Hmm. I can see this game getting huge marks in other mags simply because it's big and looks good, and reviewers are prepared to give it the benefit of the doubt. However, I've played it for four days now and still find it confusing, and no game should be that user-hostile.
I'll concede that it's big and that by only completing about a third of the 20 odd missions, I'm bound to have missed out on loads of exciting things that happen later on, but the simple truth's that I find it infuriating to play.
I hate designing something and the being told here aren't enough minerals to build it. I hate having to find the EACT point of an enemy base to park my tank so that it'll have been captured by my side. What's wrong with just getting armour into the general area ( you know, within a yard, say)? I'm annoyed by the constant air presence of the enemy. If they've got so may planes, why don't they just bomb me into oblivion? It looks good, it's vast, and I'm glad that I'll never have to play it again.
Picture the scene - it's the post-apocalypse year 2083 and an uneasy peace exists between the horribly mutated surface survivors and the clean skinned bunker-dwellers. As you can imagine, the mutants hate the underworlders because they haven't had their DNA ravaged by the nuclear holocaust of 1997, and the underworlders in their lead-lined bunkers hat 'them upstairs' because they're icky to look at, with hands growing out of their heads and teeth running along their forearms, or should that be four arms? Hoo-hoo, nothing like a good mutant gag. I always say.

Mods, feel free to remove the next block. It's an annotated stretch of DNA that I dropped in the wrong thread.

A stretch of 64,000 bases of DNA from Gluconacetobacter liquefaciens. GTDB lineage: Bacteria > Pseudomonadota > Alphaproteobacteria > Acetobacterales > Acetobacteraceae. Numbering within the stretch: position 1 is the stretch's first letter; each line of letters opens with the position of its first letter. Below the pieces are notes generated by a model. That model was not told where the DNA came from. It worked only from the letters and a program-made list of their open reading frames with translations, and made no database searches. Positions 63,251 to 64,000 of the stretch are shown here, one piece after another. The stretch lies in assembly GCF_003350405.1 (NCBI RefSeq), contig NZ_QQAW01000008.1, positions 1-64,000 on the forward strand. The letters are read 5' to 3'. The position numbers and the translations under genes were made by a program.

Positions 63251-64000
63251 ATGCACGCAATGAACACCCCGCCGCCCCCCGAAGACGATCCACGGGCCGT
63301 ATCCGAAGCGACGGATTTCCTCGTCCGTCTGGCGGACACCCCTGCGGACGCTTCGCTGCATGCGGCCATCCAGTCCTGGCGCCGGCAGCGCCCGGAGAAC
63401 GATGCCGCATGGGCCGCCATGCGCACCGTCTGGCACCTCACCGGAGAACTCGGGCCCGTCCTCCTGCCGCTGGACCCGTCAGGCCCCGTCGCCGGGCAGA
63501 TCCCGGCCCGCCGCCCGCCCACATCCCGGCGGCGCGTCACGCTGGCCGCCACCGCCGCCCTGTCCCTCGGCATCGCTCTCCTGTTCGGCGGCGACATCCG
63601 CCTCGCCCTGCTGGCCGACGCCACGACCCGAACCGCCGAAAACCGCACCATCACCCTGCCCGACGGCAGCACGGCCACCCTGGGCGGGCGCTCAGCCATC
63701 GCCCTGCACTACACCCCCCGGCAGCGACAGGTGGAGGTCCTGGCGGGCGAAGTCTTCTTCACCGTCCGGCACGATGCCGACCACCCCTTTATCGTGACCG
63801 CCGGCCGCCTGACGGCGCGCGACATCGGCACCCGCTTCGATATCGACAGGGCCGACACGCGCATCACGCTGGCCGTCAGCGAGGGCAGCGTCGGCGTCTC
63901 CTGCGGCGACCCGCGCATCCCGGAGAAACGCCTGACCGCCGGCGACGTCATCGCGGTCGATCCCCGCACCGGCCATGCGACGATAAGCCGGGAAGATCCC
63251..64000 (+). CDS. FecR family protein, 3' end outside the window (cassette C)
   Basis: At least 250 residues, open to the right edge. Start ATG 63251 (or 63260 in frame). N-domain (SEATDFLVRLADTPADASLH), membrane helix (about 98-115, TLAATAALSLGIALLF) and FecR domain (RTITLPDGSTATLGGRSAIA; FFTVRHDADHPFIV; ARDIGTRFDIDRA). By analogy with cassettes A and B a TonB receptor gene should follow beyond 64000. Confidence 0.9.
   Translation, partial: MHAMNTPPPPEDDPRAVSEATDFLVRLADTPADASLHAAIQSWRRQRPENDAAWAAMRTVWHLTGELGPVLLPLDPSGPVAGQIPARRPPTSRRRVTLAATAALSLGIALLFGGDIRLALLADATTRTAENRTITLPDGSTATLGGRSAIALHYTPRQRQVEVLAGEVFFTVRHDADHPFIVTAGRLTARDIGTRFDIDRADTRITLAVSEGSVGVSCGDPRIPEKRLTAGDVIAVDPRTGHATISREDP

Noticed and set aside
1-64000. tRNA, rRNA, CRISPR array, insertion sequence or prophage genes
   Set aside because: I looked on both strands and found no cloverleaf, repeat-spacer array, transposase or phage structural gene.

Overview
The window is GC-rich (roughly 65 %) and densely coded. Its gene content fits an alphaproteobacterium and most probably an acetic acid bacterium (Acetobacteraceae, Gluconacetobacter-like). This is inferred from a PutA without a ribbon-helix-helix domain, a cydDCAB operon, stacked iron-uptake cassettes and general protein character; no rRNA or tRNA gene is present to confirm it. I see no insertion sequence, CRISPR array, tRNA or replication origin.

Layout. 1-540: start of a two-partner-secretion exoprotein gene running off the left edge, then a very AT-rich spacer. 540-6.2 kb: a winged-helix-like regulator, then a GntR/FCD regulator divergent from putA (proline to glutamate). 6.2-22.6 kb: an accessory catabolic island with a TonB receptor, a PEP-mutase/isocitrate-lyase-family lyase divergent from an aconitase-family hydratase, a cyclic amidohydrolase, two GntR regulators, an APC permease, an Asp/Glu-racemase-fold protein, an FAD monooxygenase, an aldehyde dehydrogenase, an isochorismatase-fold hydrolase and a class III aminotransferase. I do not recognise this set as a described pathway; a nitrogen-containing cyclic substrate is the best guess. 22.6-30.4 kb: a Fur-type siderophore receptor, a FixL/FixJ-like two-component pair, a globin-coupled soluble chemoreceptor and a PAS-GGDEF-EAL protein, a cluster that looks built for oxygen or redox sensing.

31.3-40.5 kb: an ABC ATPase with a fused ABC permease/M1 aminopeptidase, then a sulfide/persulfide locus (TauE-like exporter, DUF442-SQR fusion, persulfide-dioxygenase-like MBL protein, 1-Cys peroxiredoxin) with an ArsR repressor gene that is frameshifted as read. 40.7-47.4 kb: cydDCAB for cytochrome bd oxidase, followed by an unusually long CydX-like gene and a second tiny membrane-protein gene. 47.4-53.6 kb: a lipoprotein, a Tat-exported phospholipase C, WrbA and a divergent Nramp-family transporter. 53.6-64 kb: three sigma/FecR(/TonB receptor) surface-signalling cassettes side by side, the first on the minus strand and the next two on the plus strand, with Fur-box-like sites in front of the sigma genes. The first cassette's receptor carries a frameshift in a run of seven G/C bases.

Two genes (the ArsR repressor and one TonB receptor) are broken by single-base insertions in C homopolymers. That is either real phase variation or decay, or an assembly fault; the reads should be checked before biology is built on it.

The original Armour-Geddon (AP1, 87%) was based around the first conflict between these two, and you had to race against the clock to pick up the parts of a neutron bomb to use against the mutants, otherwise they'd unleash particle beam death from the Hellfire SDI satellite orbiting the planet. The sequel's set 70 years later, when it's just been discovered that the Hellfire satellite's still up there and just needs a battery charge and oil change. Once again (ta-da-da-da-daaaa!!!!) the race is on.
But wouldn't you just know it? Your people have been on a constant war footing for seven decades, but they haven't got enough weapons or factories to launch a full scale attack. In all that time, they haven't got round to developing vehicles past the 'lightly armoured, poorly armed, gas guzzling' stage or worked out how to manufacture cannon shells that do more than plop pathetically into the strontium-laced sand 30 metres in front of your tank.
So you not only have to grab enemy factories, but also develop and build weapons against the clock. It's a crap premise, and the review clock starts ticking down from this point.
You start off with a base and a few feeble vehicles. The game's mission structure starts you off on a simple task and builds up to all-out combat and space rocket construction. Along the way, you capture enemy factories and mines, build more weapons and expand across the map. Mission one's simply to capture an unguarded enemy base, but even this highlights many of the strengths and nearly all the weaknesses of the game.